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April 14, 2006, 9:07 AM CT

Estrogen Alone HRT Does Not Increase Breast Cancer Risk

Estrogen Alone HRT Does Not Increase Breast Cancer Risk
New research is suggesting that estrogen may not be as bad it was thought in terms of breast cancer risk. Scientists have found that estrogen-alone hormone treatment does not increase the risk of breast cancer in postmenopausal women. This result comes from an updated analysis of the Women's Health Initiative (WHI) Estrogen-Alone Trial.

These results are in apparent contrast with previously reported WHI Estrogen plus Progestin Trial, which found an increase in breast cancer if use exceeds 5 years.

These new research findings appear in the latest issue of Journal of the American Medical Association (JAMA). These researchers followed postmenopausal women who were taking estrogen-alone hormone replacement over a period of 7 years. Over this period, women who were taking estrogen replacement actually had fewer breast cancers compared to those women who were taking placebo.

While women who were taking estrogen-alone hormone replacement had an incidence rate of 28 per 10,0000 participants per year, women who were taking placebo had an incidence rate of 34 per 10,000 participants per year. The difference in rates of breast cancer (6 per 10,000) between the groups was not statistically significant, meaning it could have occurred by chance.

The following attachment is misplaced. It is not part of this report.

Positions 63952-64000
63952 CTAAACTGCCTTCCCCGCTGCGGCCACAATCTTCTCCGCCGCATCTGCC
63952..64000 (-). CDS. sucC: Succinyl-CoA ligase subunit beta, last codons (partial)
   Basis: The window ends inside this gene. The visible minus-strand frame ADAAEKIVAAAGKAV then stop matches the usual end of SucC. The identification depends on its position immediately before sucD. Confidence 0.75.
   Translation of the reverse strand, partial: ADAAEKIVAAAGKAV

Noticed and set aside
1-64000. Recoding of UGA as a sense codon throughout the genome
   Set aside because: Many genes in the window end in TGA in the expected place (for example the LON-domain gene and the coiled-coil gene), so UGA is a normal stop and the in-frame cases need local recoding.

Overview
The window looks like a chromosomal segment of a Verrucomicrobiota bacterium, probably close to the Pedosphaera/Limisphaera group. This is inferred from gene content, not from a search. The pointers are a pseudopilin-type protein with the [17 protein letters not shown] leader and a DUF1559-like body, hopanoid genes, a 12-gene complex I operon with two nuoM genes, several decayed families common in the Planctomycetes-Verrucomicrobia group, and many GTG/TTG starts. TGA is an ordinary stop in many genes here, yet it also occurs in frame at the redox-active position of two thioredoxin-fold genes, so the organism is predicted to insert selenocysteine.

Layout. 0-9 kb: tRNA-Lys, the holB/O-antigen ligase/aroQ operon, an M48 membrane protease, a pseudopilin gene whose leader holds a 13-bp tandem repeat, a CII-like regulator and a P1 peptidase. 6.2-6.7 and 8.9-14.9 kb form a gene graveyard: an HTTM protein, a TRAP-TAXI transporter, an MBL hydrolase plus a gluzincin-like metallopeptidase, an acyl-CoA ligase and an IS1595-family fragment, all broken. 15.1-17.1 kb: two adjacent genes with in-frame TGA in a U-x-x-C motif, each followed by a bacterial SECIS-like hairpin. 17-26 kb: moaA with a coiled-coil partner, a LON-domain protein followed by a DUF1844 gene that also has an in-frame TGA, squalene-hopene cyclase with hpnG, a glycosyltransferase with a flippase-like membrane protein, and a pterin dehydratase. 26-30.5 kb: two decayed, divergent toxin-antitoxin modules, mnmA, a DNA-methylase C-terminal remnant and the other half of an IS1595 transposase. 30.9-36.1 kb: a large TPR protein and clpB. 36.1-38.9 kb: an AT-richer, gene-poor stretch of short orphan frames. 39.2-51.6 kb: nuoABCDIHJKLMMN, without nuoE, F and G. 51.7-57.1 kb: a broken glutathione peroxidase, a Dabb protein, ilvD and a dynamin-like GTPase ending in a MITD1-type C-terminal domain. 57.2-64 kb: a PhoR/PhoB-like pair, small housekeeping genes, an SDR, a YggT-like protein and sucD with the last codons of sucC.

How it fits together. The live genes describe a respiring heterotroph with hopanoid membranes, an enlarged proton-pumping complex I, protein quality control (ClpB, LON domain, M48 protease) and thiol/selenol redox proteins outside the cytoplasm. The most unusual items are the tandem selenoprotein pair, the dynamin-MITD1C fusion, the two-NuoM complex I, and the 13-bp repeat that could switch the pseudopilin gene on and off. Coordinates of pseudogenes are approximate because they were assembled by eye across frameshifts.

The new analysis also found that participants taking estrogen had 50 percent more abnormal mammograms compared to those women who were taking placebo. Obviously an abnormal mammogram does not necessarily mean cancer as it was shown in the study results.........

Posted by: Emily      Permalink         Source

April 13, 2006, 6:47 AM CT

Diagnosis "Lung Cancer"

I was moving along nicely in my life until February1st. I was told by my doctor that they had found a tumor on my right lung. My next appointment was on February15th with a surgeon.

Operation scheduled for February28th.

I had a "lobectomy". That is the removal of a lobe of the lung.

It all sounds so terrible but I am so fortunate that they were able to operate as most cancers of this kind are diagnosed too late. I did have a lot of problems going into surgery .My liver was severely damaged in 2002,with the discovery of "Cirrhosis". I have high blood pressure, angina, and have had seizures in the past. The odds were 1 in 20 that I would NOT make it,

Well, I made it! I never had any pain after the operation and I was released from the hospital after four days.

I hope that those of you that are having to have surgery can read this and find that not all cancer stories have bad endings.........

Posted by: B.C.      Permalink

April 13, 2006, 0:25 AM CT

Turmeric Could Help Diabetics

Turmeric Could Help Diabetics
Brisbane immunologist Dr Brendan O'Sullivan hopes to put a dent in skyrocketing rates of diabetes in Australia by creating a new treatment for Type 2 diabetes.

The Senior Research Officer and his team at UQ's Centre for Immunology and Cancer Research (CICR) are developing a drug that targets liver cells to prevent their inflammation in obesity -- a common precursor to diabetes.

Dr O'Sullivan has received a three-year $150,000 Smart State Fellowship from the State Government to explore potential diabetes treatments.

Arthritis Queensland and the CICR will also contribute a further $150,000 each during the project.